Ieva Dapkevicius

“The city’s name is the same as one of the Ukrainian names
for Artemisia vulgaris, mugwort or common wormwood.”
Etymology of ‘Chernobyl’, O. S. Melnychuk

“… and the name of the star is called Wormwood.”
Revelations 8:10-11

And the angel’s palm opens, tilts,
and from it an absinthe star falls
to the woods,
to the rivers, which stand still in waiting,
illuminating the lace of butterfly wings,
weaving through the ranks of birches.
In the hush that follows, each dewdrop
shivering in the field turns to bitter water,
every blade of grass darkens to rust.

And still the seething star
plummets, melting away all shadows
in hottest shades of blue, and hides
itself in the root cellar of the world:
amid blood-black beetroots, clotted mold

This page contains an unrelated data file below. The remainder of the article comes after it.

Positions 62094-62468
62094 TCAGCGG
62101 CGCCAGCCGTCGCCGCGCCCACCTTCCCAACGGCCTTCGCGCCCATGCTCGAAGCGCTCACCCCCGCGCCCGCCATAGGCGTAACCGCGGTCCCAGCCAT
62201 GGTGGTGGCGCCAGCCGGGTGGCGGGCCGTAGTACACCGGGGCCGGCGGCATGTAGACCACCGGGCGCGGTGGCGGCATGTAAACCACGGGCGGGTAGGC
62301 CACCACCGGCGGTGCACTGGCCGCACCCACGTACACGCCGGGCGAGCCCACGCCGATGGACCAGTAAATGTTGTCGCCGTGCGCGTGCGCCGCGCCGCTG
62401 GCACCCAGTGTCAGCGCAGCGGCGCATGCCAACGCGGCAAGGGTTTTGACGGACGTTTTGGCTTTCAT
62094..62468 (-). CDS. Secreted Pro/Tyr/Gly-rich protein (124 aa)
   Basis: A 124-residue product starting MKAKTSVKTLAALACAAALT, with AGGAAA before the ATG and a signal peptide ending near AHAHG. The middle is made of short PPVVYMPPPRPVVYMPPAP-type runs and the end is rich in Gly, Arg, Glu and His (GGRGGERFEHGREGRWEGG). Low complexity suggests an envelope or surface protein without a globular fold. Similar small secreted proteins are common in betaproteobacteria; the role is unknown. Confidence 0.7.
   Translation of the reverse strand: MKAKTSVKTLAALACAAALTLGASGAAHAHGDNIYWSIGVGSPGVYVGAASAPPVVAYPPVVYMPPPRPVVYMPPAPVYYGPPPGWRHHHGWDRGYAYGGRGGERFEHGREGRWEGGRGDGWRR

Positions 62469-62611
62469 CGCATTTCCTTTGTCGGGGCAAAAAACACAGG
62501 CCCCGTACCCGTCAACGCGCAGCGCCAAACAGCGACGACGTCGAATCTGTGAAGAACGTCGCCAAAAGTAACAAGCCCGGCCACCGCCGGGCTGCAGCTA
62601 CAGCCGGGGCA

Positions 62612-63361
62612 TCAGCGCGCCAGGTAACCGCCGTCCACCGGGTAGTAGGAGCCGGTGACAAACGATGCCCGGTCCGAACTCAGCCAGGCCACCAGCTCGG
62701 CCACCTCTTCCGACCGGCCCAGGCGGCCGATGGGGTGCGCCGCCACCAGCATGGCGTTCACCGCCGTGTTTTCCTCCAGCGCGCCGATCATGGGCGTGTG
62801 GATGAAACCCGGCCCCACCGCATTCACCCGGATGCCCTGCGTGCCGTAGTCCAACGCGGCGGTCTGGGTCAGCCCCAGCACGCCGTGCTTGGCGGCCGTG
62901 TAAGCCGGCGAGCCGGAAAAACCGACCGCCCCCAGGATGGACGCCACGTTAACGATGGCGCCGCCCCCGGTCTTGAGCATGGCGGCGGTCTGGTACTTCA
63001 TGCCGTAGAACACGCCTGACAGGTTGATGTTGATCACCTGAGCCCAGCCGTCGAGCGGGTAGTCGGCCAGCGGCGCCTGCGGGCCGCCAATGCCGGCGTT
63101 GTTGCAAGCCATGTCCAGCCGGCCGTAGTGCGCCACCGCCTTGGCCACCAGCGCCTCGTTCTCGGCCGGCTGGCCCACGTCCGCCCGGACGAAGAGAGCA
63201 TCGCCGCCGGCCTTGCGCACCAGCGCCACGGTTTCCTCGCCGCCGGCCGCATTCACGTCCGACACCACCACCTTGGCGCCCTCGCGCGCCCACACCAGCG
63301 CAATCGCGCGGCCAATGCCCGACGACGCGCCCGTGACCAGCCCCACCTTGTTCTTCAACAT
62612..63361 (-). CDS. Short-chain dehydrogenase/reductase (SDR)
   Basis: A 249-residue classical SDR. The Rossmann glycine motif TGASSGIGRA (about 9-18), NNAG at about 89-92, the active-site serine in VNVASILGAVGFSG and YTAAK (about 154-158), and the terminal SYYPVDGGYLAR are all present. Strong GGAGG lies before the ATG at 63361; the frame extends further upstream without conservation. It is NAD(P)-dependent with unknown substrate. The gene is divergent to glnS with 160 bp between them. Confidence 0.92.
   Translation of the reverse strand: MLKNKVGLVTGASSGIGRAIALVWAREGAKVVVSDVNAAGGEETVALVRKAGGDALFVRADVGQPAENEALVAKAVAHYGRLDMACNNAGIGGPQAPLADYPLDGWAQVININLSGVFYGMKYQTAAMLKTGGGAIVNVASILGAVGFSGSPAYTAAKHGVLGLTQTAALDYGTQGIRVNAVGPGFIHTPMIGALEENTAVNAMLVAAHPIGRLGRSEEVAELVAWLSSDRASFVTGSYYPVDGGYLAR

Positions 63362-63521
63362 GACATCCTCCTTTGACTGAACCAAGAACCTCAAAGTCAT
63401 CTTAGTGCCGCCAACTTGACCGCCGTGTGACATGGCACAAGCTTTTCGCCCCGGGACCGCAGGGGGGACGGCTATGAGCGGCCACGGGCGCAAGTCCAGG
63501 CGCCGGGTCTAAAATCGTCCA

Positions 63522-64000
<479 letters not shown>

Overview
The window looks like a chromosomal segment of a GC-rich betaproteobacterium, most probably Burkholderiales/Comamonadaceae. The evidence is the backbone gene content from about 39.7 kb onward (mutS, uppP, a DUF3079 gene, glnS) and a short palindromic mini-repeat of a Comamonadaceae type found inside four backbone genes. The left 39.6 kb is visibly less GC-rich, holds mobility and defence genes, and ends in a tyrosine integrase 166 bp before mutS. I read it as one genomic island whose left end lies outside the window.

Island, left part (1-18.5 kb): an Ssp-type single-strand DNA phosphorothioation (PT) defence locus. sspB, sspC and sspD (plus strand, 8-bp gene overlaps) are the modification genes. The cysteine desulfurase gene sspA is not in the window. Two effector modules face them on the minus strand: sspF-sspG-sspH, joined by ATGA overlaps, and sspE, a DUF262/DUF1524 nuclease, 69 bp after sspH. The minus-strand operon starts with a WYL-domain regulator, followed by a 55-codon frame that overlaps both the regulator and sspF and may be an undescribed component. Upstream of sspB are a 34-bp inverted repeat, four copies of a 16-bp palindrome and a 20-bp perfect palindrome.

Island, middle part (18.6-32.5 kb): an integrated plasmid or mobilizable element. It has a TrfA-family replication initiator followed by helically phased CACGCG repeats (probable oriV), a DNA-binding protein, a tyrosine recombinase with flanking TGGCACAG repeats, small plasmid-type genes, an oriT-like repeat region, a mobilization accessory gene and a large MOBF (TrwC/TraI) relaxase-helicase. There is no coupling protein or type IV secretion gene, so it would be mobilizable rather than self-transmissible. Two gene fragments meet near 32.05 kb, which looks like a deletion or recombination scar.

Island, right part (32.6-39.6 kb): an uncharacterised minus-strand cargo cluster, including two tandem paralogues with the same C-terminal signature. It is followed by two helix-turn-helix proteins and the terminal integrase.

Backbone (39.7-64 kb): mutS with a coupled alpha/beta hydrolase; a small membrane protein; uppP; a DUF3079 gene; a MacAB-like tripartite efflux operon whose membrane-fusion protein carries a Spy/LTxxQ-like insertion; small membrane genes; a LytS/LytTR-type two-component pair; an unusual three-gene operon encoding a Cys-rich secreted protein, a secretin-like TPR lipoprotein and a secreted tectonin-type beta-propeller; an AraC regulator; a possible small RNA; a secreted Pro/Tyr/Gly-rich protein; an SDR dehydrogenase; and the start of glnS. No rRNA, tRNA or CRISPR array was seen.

and turnips swelling like tumors,
there it rots forgotten,
and if it still wails its siren song, it is as good
as silent when there is no one left to listen.

The woods have grown. The waters run.
Aboveground, banks of wormwood wave
behind dusty windows, swallowing the town.
The angel lingers, its face unweeping,
its absent eyes bleached blind by the sun.

Ieva is a poet and scientist. Her first publication was at the age of nine, in the form of a short fairy tale. More recently, her poetry has been published in Ink Drinkers Magazine and in the Renard Press New Beginnings anthology. In 2021 she founded the Orangery Literary Society, an online community for up-and-coming writers. She currently lives on a tiny island in the middle of the Atlantic.